## Final Activity Report Summary - RAWF (Randomised approximation with frames)

This project investigated efficient algorithms for the recovery of digital signals (audio signals, images etc.) from incomplete data. As an important tool randomisation techniques are used. With these investigations the project contributed significantly to the mathematical foundations of the very recent and emerging field of compressive sensing. Potential applications are in signal and image processing, in particular, analogue to digital conversion, signal acquisition, sensor networks, medical imaging, radar, mobile communication and more.

The basic idea in compressive sensing is that many types of signals are sparse. This means that they can be represented with only a few significant terms with respect to a suitable basis of "simple signals", for instance "pure frequencies". Sometimes it is also adequate to assume sparsity with respect to a redundant frame, that is, a generalisation of a basis, which is more flexible. Hence, natural signals do not exhibit the full complexity of all theoretically possible signals, but can rather be described by a small number of significant features. Indeed, this is the reason why data compression standards such as JPEG or MP3 work so well.

In compressed sensing the astonishing fact was observed recently that it is not only possible to use sparsity of natural signals for data compression, but rather that is also possible to exploit the sparsity for measuring (acquiring) signals from a rather small number of measurements. Moreover, the sparse signals can be reconstructed by efficient algorithms. This is potentially useful when it is very expensive, very time-consuming or otherwise very difficult to take measurements of the signal of interest. Such measurements are usually taken at random in a certain sense.

The project contributed to the mathematical analysis of this phenomenon in various settings. As one of the main achievements the fellow showed that a sparse trigonometric polynomial (a superposition of a small number of "pure frequencies") can be recovered efficiently from a small number of random samples. As another achievement it could be shown that also signals that are sparse with respect to a redundant frame can be recovered from random measurements. Furthermore, motivated by data transmission problems in wireless communications, the projected investigated the recovery of an operator modelling the transmission channel from its action on a random transmit signal. Assuming sparsity of this operator in a certain sense, it could indeed be shown that such an efficient reconstruction is possible. This may potentially improve wireless data transmission systems such as mobile phones or WLAN.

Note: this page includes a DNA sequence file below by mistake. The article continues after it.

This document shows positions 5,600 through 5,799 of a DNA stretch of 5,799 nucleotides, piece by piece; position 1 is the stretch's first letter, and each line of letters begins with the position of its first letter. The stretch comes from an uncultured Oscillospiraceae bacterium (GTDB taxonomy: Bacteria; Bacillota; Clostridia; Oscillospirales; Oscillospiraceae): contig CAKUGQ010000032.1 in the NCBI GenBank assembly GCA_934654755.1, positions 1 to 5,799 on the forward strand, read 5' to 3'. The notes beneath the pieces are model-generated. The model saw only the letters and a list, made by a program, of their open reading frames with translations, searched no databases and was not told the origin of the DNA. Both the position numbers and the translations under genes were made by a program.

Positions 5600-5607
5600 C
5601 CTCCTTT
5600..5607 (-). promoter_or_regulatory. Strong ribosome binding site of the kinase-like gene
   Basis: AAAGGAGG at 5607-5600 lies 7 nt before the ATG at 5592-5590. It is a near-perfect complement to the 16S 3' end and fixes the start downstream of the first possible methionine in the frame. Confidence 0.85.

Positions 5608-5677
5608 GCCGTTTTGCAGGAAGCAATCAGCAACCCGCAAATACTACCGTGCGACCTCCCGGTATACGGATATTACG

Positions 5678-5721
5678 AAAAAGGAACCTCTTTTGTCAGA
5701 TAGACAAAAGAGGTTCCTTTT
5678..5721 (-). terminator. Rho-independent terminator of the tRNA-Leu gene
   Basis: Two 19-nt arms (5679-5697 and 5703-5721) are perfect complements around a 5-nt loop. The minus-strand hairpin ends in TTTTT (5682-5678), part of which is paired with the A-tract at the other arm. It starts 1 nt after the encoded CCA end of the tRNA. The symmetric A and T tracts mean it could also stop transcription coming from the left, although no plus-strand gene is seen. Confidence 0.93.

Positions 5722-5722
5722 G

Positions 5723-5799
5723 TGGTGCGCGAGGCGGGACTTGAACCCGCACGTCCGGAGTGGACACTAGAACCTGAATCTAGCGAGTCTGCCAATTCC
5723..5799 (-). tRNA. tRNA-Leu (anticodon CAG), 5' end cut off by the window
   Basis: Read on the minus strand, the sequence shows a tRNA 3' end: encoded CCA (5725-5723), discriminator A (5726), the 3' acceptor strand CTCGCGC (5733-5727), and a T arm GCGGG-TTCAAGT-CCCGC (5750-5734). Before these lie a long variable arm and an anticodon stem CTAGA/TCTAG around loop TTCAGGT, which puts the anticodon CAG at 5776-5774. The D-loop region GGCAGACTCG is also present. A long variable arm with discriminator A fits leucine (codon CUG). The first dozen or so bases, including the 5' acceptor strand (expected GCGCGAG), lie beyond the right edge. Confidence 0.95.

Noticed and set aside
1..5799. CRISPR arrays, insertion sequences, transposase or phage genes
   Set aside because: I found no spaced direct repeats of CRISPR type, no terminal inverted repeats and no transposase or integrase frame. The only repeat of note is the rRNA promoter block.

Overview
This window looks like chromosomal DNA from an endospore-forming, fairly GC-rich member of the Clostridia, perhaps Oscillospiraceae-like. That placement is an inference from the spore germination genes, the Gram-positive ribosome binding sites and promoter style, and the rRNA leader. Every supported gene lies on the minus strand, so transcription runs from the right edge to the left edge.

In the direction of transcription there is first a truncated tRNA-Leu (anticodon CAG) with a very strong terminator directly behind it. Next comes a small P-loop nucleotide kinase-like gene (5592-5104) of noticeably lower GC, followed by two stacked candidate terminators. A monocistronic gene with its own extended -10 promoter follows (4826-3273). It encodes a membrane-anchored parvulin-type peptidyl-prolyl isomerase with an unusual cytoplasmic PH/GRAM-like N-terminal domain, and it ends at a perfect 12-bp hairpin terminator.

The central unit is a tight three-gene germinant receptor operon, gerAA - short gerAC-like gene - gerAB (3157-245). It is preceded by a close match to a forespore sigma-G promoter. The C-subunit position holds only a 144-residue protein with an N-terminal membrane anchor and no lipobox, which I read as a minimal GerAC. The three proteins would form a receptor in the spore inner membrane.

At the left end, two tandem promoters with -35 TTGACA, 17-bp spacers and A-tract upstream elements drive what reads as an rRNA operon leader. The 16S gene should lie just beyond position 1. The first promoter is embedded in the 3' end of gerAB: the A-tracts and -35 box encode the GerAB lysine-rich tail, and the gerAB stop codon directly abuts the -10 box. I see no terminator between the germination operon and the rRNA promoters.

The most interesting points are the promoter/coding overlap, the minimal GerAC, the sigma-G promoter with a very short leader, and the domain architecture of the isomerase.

The basic idea in compressive sensing is that many types of signals are sparse. This means that they can be represented with only a few significant terms with respect to a suitable basis of "simple signals", for instance "pure frequencies". Sometimes it is also adequate to assume sparsity with respect to a redundant frame, that is, a generalisation of a basis, which is more flexible. Hence, natural signals do not exhibit the full complexity of all theoretically possible signals, but can rather be described by a small number of significant features. Indeed, this is the reason why data compression standards such as JPEG or MP3 work so well.

In compressed sensing the astonishing fact was observed recently that it is not only possible to use sparsity of natural signals for data compression, but rather that is also possible to exploit the sparsity for measuring (acquiring) signals from a rather small number of measurements. Moreover, the sparse signals can be reconstructed by efficient algorithms. This is potentially useful when it is very expensive, very time-consuming or otherwise very difficult to take measurements of the signal of interest. Such measurements are usually taken at random in a certain sense.

The project contributed to the mathematical analysis of this phenomenon in various settings. As one of the main achievements the fellow showed that a sparse trigonometric polynomial (a superposition of a small number of "pure frequencies") can be recovered efficiently from a small number of random samples. As another achievement it could be shown that also signals that are sparse with respect to a redundant frame can be recovered from random measurements. Furthermore, motivated by data transmission problems in wireless communications, the projected investigated the recovery of an operator modelling the transmission channel from its action on a random transmit signal. Assuming sparsity of this operator in a certain sense, it could indeed be shown that such an efficient reconstruction is possible. This may potentially improve wireless data transmission systems such as mobile phones or WLAN.